Tithe eggs yearly on Good Friday or thereabouts, 3 for the cock and 2 for every hen or money in lieu.

1. for every cow 1/-

2. for every calf sold 1/-

3. for every calf weaned 1/2d

4. the tenth calf pig or goose

5. the tenth of Apples, pearse, plumbs wheresoever they grow in the parish

6. the tenth of beans, hashings, roots and hopps

7. the tenth of mustard seed, hemp, flax

8. the tenth swarm of bees tenth part of honey and wax

9. the tenth groat of that they sell

10. for the fall of every colt

11. for every mill in the parish

12. Mortuaries according to the value of the goods of the dead

13. for the burial of a stranger in the church

14. for the burial of a parishioner

15. for every-communicant at Easter.

In 1607 the King wished to extend his rights of hunting over north-west Surrey. He therefore commissioned Norden to map the area and instructed him to be liberal when mapping hunting grounds. Although Norden’s map is not very accurate, it is the earliest detailed map that we have.

Roads shown in yellow (dashed if cannot be certain of their exact routes)

Red circles indicate centres of habitation

Blue indicates the flood plain.

The pattern of roads is dominated by the need to avoid the flood plain. The routes from Chobham going NE across the common and SE across West End common are no longer in use.

The condition of the roads was attrocious; even the highways were poor. In 1664 a boy travelling with his father along the ‘A30’ to London was drowned at Park Corner – the water running high over the bridge.1 p224

At the restoration of the monarchy in 1660 Charles II came to the throne on a wave of public popularity. This may have been damped somewhat two years later when Parliament passed an act ‘for establishing an additional revenue upon his majestie, his heires and successors, for the better support of his and their crown and dignity”. Under the act the occupier of every house in the kingdom had to pay two shillings a year on every chimney hearth unless exempted by poverty. The results show that Chobham still lay in one of the poorest areas of Surrey. This map shows what percentage of households had only one hearth – a sign of poverty. Large houses would have 7 or even 9.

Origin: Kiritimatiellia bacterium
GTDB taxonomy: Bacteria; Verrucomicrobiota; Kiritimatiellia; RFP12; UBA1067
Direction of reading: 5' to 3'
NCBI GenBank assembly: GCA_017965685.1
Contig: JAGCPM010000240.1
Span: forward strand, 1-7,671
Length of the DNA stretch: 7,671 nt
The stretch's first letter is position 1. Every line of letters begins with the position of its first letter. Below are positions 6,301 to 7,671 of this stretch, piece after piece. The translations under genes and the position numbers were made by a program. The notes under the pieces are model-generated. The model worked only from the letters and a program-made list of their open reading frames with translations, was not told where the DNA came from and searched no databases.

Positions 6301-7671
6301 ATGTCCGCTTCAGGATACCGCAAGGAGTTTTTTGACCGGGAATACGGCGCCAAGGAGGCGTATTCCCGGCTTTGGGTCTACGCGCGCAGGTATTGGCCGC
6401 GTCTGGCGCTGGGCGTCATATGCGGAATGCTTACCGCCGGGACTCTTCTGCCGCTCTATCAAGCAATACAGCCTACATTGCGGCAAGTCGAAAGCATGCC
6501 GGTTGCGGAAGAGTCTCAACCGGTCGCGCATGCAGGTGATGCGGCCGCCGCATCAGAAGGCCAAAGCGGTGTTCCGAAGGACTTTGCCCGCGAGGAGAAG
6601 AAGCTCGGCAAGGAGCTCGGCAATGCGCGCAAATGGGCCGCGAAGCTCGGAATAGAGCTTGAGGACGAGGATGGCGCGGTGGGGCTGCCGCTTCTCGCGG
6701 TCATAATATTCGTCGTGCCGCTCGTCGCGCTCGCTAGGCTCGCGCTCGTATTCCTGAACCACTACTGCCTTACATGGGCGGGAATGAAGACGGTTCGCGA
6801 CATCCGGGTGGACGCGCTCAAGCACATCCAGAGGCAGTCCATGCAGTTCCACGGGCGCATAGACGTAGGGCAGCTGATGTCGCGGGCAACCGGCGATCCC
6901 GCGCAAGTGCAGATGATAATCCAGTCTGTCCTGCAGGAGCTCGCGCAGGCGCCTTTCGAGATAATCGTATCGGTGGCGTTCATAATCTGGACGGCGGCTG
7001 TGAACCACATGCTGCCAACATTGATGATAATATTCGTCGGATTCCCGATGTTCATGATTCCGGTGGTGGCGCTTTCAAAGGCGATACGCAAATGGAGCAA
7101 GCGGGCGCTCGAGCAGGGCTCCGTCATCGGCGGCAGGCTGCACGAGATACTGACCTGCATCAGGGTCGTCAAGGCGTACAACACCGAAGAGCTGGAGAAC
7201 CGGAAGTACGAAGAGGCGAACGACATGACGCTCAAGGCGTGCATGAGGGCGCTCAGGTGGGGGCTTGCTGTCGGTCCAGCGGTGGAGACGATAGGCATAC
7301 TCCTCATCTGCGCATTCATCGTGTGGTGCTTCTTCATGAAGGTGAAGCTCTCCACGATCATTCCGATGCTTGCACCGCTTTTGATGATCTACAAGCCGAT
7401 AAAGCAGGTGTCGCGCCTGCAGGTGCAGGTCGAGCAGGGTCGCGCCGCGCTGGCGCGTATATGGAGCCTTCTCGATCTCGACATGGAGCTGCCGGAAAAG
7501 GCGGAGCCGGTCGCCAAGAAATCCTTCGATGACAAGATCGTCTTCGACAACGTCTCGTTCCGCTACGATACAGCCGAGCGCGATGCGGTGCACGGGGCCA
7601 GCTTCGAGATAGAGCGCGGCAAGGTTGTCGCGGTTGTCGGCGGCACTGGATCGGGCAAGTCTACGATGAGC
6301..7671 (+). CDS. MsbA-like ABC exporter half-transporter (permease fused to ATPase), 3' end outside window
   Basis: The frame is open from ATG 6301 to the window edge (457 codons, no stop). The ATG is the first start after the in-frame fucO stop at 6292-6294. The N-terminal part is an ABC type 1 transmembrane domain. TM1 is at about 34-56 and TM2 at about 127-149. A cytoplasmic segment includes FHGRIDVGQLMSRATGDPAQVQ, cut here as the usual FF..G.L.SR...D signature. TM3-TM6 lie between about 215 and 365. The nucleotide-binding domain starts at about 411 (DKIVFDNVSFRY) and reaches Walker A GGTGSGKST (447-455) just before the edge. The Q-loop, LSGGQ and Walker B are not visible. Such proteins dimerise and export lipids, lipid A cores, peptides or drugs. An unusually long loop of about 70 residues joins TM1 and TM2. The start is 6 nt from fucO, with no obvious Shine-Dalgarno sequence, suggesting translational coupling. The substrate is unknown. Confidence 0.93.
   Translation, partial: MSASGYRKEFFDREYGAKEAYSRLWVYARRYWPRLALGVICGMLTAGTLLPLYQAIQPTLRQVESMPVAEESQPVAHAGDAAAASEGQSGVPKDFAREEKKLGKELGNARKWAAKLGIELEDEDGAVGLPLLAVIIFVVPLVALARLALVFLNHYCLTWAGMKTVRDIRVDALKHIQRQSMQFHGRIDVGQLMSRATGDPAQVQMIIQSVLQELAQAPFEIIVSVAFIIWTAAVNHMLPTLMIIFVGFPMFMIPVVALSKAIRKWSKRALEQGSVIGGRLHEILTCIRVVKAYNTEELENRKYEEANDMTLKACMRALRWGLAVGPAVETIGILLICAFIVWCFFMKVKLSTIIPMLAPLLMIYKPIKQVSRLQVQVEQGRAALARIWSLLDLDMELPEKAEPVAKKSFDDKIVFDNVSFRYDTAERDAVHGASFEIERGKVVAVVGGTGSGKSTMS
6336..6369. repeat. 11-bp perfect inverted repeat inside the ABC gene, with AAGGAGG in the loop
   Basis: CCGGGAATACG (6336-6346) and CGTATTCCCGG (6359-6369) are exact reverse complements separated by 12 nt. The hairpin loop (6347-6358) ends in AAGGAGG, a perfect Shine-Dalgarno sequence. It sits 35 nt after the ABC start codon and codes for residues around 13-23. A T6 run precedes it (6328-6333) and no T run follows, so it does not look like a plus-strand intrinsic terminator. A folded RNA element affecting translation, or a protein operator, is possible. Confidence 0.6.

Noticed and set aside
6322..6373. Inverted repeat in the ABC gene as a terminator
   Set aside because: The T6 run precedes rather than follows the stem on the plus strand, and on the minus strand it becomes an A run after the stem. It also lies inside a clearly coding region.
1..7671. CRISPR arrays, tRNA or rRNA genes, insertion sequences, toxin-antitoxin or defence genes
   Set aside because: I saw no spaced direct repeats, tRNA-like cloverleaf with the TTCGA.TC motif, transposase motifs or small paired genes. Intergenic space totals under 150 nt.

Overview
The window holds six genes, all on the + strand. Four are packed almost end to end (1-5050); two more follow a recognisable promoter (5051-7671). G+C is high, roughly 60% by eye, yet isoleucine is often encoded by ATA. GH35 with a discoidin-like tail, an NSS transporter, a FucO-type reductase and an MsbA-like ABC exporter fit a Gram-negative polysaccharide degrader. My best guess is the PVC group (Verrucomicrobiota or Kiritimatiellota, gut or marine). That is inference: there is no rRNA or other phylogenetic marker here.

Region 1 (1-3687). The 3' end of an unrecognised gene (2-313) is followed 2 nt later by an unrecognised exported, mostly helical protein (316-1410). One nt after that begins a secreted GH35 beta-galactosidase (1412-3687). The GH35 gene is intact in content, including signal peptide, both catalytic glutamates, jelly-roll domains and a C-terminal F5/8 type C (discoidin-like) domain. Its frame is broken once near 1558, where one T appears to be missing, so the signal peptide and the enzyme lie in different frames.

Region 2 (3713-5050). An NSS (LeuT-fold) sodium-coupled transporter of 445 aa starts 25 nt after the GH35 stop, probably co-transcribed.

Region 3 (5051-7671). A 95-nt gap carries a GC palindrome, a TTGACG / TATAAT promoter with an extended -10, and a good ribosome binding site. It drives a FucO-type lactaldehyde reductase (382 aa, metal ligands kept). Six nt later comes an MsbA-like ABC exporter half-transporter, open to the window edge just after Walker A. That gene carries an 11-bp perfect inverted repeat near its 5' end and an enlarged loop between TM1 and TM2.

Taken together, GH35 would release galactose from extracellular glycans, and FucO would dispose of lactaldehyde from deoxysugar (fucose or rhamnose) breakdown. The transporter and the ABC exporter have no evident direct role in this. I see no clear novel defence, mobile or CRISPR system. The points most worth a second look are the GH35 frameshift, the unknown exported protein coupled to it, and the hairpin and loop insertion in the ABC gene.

Plague returned in many years. Records for Egham record plague in 1594, 1603, 1606 and in 1608 it was very severe – burials in unconsecrated ground were frequent. Strangely there are no records of the great plague of 1663-1666 when many Londoners took refuge in the suburbs and villages around. Smallpox broke out in 1672.

From 1780 many small cottages were built, both on enclosed land and as ‘squatters” on the heath. These cottages were usually built by their owners and thus were much of a pattern, consisting originally of two rooms with a large external chimney and bread oven. They also had a lean-to extension right along the back. This was sunken internally and used as part-pantry, part-storeroom. Their gardens ranged in size from 1/4 acre to an acre. The men cultivated these large gardens and often had an allotment as well. They also tended their pigs, poultry and any other animals they might keep. Pets as such were unknown since each animal had to justify its keep.

When in the early 1700s Chobham Park house fell into ruins, Chobham was left with two largish houses, Chobham House and Chobham Place, together with many small farms and even more cottages whose occupants were mostly labourers working on the land or for artisans. During this period many of the old timber-framed houses were altered and renovated. The brick encasing of a building was often done of necessity as the timbers and wattle-and-daub infill deteriorated. At the same time it brought the exterior of the house up to date.


1 Egham. Frederick Turner. 1926